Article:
In the heart of Cajun Country
Note: we are WAY behind on our blog…this stop on our journey was in early March, before social distancing. We are currently hunkered down safely in a rental house in Texas.
Our first stay in Louisiana was in a small town called Breaux Bridge that is just outside of Alexandria and has the appealing claim of being the Crawfish Capitol of the World. Sign us up! Sure enough as we got closer, the billboards featuring crawfish, boudin sausage and cracklins increased to the point that we pulled off the interstate with our appetites fully primed. Thank goodness March is full on Crawfish season.
We pulled into our campground, Cajun Palms RESORT, and found our first surprise of the stop…this campground was unlike anything we’d stayed in so far and definitely earned it’s Resort moniker. There were over 500 campsites and a hundred cabins all circled around a recreation area. The rec area included a movie room, a few bars with a stage for a band, and a several huge pools with slides and spray features and even swim up bars. Saturday afternoon they had a band come in and at least 200 people were in the bar dancing and partying and having a good ole time. Maya was also thrilled because they had an arts and crafts hour that she got to go to where she made a little turtle sun catcher. Sadly we were too early in the season for the pools…they looked to be a blast.
Our first night we went out for…yes, you guessed it…crawfish. Luckily our campground was right next door to the imaginatively named Crawfish Town USA, a giant barn of a restaurant that was packed full of customers slurping their way through giant trays of crawfish boiled in spicy seasoning. We ordered a few pounds as an appetizer and got to it. The kids were mixed on it, but Dennis and I both loved them. They were really spicy (which was the kids main complaint) and messy as expected. So good. We followed the crawfish with some étouffée and gumbo…both really good, especially since we were worried that we’d fallen into a tourist trap when we showed up.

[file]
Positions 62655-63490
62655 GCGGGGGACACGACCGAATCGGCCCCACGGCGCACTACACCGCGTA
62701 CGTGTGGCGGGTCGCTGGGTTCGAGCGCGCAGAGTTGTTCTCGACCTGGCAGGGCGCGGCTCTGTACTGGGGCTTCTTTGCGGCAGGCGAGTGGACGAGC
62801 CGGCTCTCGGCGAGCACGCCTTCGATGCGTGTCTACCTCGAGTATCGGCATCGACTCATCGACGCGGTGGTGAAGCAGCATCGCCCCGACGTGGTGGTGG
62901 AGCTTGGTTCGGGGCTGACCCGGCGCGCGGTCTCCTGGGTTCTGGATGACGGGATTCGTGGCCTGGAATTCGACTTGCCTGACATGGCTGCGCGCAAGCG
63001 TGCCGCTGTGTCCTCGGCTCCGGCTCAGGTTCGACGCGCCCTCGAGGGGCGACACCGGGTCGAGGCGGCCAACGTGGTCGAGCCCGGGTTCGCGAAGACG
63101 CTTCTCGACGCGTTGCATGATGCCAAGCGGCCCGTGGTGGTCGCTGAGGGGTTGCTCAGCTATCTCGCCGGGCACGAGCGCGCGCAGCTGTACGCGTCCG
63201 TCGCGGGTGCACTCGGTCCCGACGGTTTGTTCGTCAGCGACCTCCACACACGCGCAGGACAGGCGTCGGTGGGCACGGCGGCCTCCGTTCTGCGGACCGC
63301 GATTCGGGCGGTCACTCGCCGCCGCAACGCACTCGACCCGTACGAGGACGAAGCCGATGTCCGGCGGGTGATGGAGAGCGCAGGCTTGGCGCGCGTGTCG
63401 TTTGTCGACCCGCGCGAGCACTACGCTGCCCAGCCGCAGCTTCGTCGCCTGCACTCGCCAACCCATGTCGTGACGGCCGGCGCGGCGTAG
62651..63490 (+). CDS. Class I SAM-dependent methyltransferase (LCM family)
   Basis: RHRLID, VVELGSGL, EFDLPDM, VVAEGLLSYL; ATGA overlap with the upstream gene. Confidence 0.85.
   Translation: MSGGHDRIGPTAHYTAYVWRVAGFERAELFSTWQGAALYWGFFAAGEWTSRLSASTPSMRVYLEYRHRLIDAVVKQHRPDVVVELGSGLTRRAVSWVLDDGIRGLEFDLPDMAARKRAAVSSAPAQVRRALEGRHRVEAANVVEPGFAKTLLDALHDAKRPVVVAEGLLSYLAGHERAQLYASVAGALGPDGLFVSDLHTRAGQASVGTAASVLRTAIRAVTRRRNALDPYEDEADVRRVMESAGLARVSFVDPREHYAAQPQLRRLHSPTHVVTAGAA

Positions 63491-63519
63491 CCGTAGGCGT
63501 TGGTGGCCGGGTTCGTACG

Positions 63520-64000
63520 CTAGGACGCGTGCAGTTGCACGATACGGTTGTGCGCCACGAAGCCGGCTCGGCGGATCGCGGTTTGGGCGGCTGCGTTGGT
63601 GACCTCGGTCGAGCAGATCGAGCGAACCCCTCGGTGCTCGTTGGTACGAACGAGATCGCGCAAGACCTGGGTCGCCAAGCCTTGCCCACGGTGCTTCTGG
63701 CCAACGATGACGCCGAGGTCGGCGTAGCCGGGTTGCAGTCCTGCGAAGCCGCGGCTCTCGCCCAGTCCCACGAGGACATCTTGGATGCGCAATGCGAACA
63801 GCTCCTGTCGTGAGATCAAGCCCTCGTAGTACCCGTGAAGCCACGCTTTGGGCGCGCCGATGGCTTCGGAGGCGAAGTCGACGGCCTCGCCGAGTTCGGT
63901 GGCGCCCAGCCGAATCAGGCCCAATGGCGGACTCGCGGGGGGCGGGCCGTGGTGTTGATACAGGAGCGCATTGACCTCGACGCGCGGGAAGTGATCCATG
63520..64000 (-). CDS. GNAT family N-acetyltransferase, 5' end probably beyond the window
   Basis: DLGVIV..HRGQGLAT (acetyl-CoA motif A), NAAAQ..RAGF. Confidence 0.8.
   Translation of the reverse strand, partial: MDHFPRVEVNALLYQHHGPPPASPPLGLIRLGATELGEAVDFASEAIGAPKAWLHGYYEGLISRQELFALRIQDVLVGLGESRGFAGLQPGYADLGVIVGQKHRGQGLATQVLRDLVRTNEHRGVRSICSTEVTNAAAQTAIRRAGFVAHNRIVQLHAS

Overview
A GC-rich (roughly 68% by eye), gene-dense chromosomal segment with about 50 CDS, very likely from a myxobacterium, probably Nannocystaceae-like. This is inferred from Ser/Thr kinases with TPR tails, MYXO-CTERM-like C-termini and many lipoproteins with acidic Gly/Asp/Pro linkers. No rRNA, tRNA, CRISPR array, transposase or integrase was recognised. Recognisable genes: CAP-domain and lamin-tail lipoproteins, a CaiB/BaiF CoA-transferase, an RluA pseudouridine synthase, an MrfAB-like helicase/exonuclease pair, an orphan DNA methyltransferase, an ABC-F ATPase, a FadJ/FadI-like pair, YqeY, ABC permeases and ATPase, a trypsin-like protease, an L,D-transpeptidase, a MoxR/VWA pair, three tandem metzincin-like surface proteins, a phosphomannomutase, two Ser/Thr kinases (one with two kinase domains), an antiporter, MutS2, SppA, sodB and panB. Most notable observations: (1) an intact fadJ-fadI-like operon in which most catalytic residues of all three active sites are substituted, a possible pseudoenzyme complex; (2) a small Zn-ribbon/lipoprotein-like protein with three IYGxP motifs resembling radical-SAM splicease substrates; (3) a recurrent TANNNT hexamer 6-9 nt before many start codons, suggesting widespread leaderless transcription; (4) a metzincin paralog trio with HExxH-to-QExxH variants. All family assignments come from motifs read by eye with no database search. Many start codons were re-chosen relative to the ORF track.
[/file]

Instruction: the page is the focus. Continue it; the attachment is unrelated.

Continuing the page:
The next day, I went out for some cracklins at what we were told was a really reputable drive through boudin and cracklin joint. Cracklin’s did not make it on our list of culinary hits from Louisiana. They were kinda like a distant cousin of pork rinds, which I LOVE so had high expectations. But, this cousin was greasy and tough and tasted like the grease it was fried in. And I can’t believe it considering we are talking about bacon, but I really felt like they needed salt. After eating a handful, you had a burnt bacon taste in your mouth that was gonna be with you all day. Only Maya liked them…she in fact asked for some a few weeks later.
For dinner that night, we did end up in a total tourist trap. In fact, a bus of tourists showed up about 10 minutes after we sat down. But, we had come for the music…we really wanted to be sure we could see some live music here in Breaux Bridge, which in addition to being the Crawfish Capitol of the world is also right in the heart of Cajun Country. While the restaurant itself was a bit eh, the food was surprisingly good and the music was delivered on what we were hoping to see. Lee Benoit and his cajun dance band were there. Lee plays an accordion and is in the Cajun Music Hall of Fame, so we really did get to see some great music, much of it sung in French. And thank goodness for all those tourists because they were big on dancing and Maya had so much fun dancing with us and them.